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Transportation Safety Tips

Sep 4, 2019

Safety and etiquette are as important during transportation as they are throughout student and youth travel. Before you go—on the road and in the air—consider these transportation-related tips and share them with your young travelers. Enlist your chaperones’ support in reinforcing rules and reminders.

On the Motorcoach

  • Be respectful of the motorcoach driver, who is an integral part of your travel team.
  • Learn the driver’s rules for the bus and ensure your group follows them.
  • Follow all safety instructions provided by your driver.
  • Remain seated when the motorcoach is moving. If supplied, wear seat belts.
  • Ensure everyone knows the location of any emergency exits.
  • Baggage, backpacks, and other items should not block aisles or stairwells.
  • If stowing items overhead, ensure they are secure. Do not stow heavy items overhead!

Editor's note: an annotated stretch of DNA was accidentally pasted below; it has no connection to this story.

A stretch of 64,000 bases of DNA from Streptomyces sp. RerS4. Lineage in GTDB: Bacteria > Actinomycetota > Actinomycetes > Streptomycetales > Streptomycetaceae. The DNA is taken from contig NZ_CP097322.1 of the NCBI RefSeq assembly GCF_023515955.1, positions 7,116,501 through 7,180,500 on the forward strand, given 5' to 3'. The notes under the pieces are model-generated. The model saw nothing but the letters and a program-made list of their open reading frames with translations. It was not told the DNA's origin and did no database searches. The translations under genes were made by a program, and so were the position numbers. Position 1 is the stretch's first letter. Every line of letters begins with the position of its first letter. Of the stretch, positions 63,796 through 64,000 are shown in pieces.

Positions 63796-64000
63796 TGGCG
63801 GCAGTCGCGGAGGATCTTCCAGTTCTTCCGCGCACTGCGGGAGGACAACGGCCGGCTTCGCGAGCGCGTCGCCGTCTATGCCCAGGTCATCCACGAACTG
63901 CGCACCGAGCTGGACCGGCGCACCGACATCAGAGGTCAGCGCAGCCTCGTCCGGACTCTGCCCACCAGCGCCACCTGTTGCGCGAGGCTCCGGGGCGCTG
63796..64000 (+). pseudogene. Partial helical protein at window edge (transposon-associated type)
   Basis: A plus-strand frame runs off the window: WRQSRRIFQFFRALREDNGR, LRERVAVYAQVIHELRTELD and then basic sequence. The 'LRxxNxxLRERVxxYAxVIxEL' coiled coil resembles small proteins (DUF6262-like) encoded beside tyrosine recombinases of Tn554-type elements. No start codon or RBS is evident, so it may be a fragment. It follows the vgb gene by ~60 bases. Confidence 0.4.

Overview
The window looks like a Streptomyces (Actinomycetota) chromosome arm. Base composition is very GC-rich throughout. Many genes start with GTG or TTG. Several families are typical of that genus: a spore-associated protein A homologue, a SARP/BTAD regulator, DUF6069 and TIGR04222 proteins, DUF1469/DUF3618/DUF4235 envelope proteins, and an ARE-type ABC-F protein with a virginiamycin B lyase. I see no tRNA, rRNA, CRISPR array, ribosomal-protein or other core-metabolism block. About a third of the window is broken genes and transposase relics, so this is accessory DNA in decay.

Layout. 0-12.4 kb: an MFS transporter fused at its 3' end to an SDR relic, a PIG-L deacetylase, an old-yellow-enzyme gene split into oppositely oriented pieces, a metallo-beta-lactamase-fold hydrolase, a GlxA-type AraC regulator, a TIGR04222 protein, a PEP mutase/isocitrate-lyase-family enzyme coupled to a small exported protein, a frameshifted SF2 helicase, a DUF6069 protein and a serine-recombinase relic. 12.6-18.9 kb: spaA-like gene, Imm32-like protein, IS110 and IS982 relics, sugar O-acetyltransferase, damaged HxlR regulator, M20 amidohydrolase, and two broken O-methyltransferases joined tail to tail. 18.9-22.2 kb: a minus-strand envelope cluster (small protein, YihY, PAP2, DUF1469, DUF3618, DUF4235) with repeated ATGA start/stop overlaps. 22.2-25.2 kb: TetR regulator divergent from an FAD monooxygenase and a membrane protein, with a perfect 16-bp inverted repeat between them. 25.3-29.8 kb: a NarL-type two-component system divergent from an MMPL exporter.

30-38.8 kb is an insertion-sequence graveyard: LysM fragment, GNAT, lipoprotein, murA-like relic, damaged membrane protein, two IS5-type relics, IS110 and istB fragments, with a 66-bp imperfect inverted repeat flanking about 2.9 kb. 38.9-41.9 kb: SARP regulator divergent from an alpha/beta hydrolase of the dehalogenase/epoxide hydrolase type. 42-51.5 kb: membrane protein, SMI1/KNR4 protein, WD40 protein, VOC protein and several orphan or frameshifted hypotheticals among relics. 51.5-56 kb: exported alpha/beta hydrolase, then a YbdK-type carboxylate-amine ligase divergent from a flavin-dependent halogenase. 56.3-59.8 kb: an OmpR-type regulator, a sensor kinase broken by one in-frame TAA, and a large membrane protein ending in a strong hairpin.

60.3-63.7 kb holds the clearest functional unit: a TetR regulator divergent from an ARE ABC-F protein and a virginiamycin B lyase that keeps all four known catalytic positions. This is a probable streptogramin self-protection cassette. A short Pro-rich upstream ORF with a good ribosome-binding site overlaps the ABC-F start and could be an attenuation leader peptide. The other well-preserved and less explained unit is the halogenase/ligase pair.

• Keep an open seat near the front of the coach, should someone feel ill or need assistance.
  • Never leave valuables unattended on the coach.

At the Airport / On the Plane

  • Do not joke about safety and security.
  • Be respectful of airline staff. Always have proper ID and boarding passes available.
  • Stand quietly in line and be respectful when working with or talking to TSA representatives.
  • Know what is and is not allowed in luggage, to avoid delays, confiscation, or worse.
  • Be mindful of others throughout the airport. Do not be loud or run around.
  • In the gate area, be sure items do not block paths or prevent people from sitting.
  • Pay attention to airline staff and follow their instruction as you prepare to board.
  • If anyone needs additional assistance, ensure they know when and how to board.
  • Carefully stow items in the overhead bin, if too large to fit under the seat in front of you.
  • Listen to and follow instructions from the pilots and flight crew.
  • Stay seated. Keep your seat belt fastened unless otherwise noted.
  • Refrain from disruptive behavior and do not bother other passengers or crew.

Patience and politeness go a long way in making travel safer and more pleasant for everyone involved.

Written by Amy L Charles, Editorial Director for Teach & Travel.
This article originally appeared in Teach & Travel.